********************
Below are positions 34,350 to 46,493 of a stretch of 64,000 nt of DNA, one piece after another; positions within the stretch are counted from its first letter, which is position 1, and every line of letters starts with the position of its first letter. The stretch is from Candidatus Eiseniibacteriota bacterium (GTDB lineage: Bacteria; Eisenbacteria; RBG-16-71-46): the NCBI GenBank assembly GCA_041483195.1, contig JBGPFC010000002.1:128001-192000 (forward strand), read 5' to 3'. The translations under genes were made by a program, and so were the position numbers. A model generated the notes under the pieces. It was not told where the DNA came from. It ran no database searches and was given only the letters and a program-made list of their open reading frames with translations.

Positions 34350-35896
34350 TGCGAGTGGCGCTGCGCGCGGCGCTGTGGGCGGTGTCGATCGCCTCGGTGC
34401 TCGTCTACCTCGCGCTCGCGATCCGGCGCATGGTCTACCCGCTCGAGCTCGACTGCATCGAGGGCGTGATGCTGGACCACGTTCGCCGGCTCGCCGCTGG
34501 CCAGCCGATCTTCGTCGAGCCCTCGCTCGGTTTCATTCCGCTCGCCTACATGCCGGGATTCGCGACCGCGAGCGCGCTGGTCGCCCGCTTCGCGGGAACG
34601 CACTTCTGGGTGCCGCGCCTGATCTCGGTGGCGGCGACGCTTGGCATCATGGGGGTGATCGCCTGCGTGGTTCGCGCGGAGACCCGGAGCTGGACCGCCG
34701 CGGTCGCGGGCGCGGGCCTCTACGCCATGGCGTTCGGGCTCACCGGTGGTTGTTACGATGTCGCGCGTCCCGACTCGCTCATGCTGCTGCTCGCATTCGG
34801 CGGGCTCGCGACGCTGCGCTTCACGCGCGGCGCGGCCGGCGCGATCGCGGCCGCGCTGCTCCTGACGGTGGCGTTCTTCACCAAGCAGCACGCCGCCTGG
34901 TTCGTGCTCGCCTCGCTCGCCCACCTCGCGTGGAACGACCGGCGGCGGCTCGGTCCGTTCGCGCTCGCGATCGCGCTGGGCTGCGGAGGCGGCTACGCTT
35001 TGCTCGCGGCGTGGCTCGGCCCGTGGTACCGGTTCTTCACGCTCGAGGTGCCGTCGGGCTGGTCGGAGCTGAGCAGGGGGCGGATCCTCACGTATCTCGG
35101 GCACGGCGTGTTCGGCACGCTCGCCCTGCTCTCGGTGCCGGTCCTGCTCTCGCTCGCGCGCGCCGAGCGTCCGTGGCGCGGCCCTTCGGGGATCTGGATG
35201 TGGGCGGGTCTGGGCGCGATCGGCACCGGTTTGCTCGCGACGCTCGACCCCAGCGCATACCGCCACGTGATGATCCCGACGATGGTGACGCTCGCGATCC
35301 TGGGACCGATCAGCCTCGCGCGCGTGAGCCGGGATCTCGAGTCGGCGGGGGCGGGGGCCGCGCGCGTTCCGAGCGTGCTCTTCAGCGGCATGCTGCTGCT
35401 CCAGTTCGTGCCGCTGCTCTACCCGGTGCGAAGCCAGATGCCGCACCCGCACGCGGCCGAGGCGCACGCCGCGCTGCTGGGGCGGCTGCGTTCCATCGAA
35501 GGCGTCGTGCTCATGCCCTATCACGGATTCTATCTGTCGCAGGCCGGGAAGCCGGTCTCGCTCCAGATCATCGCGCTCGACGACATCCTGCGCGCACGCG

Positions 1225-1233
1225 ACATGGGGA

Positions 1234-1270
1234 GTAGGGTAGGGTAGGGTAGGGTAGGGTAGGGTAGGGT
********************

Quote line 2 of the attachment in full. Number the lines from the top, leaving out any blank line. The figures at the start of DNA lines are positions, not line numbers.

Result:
Positions 34350-35896